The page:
A few weeks back I was approached by a charity to support the planning and execution of their capital campaign. Obviously, I had a number of questions about campaign readiness, organizational health and the prospecting donors and funders process.
Below I am sharing some of my thoughts about the four essential tools I think all fundraisers need in their toolkit before engaging potential donors in any type of campaign.
A compelling case for support
Generally prepared by the fundraiser or philanthropy team (supported by the marketing team or an outside design agency), this primary document should accomplish 3 things: tell your story, connect impact with data and take a donor from intention to action.
Before you begin designing your case host a number of discussions across your organization about your donor audience. The better you understand what motivates, resonates and what the giving behaviors are with donors the more likely you will create an effective case for engagement (support) that connects your cause with the donor. Conducting new research can provide fresh perspective on what is working or not in an ever-changing fundraising environment.
Transparency and accuracy of the reporting is essential to telling the charity’s story and building trust amongst stakeholders and donors.
Research has shown audiences respond to stories that are emotive, demonstrate mission and connect the viewer with the charity in a more personal and relevant way. With greater donor insight you can carefully select stories that connect with a donor and avoid the infomercial approach. Your best stories not only help to inform but motivate donors into action.
To learn more about developing a Case for Support review Reimagine Your Case For Support
The most recent annual report
Commonly prepared by the CEO/Executive Director, CFO/Finance, and Marketing Head or external agency the annual report should have final publication approval by the Board Chair. Given its importance in reporting to stakeholders and donors about the charity’s governance, finances and impact, the fundraising staff should have some influence with its content, look and feel.
Annual reports should provide the reader with pertinent information, namely: what is the vision/mission/purpose of the organization, what was the strategy to achieve the vision and mission, governance structure, what were the objectives for the year and what was accomplished (including challenges, risks, issues), financial and non-financial highlights and what is the organization’s plan moving forward.
Financial reporting must agree with the audited financial statements while linking non-financial information (program, client and volunteer data) to help the reader understand how donations are linked to the charity’s work in the community. Transparency and accuracy of the reporting is essential to telling the charity’s story and building trust amongst stakeholders and donors.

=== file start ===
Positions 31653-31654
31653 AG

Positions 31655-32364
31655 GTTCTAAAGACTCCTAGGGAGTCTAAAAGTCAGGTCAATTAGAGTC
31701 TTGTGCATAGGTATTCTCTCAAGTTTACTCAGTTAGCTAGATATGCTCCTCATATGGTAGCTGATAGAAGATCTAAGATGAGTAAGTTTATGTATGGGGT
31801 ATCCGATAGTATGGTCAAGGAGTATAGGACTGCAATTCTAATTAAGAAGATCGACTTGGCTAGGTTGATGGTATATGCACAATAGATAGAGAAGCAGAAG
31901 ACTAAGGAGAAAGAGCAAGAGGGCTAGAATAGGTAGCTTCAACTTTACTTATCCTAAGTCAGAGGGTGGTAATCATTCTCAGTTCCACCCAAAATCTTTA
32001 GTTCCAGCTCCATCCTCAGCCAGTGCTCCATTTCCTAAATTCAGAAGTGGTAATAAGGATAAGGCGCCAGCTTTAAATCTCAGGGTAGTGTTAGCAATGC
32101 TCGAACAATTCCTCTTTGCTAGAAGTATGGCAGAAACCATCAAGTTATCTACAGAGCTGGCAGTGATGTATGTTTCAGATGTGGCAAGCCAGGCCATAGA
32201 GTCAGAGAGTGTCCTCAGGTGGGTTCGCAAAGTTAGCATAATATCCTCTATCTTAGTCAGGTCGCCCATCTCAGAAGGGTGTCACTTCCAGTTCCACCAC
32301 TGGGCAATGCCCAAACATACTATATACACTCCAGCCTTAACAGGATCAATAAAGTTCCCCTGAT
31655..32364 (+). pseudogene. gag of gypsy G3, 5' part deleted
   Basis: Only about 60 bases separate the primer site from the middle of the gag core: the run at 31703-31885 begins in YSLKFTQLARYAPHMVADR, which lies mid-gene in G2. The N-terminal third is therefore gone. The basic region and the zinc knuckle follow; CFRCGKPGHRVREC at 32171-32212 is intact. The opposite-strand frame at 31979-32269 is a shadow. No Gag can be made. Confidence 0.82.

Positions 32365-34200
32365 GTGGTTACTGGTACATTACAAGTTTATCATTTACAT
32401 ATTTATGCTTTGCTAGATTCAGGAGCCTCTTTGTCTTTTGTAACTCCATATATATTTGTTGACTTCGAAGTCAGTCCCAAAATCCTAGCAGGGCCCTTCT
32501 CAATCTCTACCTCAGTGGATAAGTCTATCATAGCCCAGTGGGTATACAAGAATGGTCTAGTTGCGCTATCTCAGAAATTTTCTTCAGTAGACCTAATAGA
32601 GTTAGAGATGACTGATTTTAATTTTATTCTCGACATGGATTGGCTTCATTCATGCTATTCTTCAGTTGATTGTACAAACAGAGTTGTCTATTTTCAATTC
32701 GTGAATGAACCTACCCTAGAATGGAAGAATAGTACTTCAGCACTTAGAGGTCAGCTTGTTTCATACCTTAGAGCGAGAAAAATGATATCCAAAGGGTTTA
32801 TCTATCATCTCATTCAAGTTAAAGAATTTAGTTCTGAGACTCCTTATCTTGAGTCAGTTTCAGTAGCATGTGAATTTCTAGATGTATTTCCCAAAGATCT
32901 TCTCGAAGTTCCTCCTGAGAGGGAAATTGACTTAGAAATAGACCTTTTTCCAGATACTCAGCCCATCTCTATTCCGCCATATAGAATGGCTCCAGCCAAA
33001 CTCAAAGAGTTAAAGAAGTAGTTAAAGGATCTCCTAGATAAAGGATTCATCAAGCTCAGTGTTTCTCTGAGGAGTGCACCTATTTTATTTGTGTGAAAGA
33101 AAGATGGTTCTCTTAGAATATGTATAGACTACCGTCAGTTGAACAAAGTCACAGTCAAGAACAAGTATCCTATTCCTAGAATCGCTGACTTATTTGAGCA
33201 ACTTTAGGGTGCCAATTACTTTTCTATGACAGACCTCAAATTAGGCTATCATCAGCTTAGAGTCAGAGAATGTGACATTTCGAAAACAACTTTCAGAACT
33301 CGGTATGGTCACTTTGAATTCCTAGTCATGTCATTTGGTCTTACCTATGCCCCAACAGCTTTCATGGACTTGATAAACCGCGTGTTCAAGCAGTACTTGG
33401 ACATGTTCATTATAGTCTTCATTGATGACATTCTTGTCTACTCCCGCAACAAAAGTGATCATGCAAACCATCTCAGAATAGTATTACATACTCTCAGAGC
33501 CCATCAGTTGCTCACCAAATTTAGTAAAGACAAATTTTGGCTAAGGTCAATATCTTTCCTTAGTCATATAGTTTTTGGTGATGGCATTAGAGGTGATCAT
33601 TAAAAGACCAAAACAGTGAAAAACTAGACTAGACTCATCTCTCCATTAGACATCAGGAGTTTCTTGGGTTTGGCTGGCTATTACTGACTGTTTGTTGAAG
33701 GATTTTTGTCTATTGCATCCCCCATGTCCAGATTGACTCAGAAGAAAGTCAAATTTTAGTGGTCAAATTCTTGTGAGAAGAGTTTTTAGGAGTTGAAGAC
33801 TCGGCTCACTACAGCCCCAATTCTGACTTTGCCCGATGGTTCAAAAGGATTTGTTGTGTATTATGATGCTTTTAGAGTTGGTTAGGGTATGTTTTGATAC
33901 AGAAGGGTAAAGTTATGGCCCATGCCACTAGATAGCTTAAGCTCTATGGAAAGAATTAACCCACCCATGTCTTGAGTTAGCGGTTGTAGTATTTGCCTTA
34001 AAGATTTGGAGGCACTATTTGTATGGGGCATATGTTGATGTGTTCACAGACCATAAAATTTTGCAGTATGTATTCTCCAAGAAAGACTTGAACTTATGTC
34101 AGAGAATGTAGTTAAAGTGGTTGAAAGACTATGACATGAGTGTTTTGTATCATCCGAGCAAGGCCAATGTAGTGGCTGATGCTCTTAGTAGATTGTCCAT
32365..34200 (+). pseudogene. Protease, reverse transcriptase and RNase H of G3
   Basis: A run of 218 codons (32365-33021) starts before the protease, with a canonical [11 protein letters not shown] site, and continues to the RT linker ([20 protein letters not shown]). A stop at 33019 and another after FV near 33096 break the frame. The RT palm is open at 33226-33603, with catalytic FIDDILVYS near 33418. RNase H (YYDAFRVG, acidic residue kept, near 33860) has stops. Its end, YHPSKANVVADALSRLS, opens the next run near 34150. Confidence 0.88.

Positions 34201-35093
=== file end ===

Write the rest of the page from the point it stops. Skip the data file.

The most recent audited financial statements
Charities have many stakeholders who share a common interest in the financial affairs of the organization, namely the protection of the financial assets entrusted to the organization and use of the organization’s resources. Funders want assurances that their contributions have been used in accordance with their program(s) and donors want a guarantee and level of confidence that their contributions have been applied according to their wishes.
For the fundraiser the audit financial statements demonstrate a charity’s compliance to the Canada Revenue Agency (CRA) reporting required, transparency on overhead costs and how financial assets are being used in support of the mission, and is a tool to aid in building donor trust and transparency of the organization.
In today’s fundraising environment these four essential tools should be easily accessible to the public and any potential donor on the charity’s website.
To learn more about financial reporting, review: CPA – A Guide to Financial Statements of Not-For-Profit Organizations
A robust recognition program
Every donor wants some form of recognition for their contribution to the cause. Whether this comes in the form of a thank you letter or email, donor impact report or naming rights for a program or building. Expression of gratitude is not a ‘one size fits all’ approach so developing a robust recognition program is essential for the fundraiser to have on hand when engaged with potential donors.
A recognition program can include thank you cards, digital shout outs, annual report listing, impact report stories, event invites and carefully considered naming rights. Having a clear, agreed upon strategy is essential inside the organization, while being flexible to the desires of the individual donor.
My final thought – In today’s fundraising environment these four essential tools should be easily accessible to the public and any potential donor on the charity’s website.
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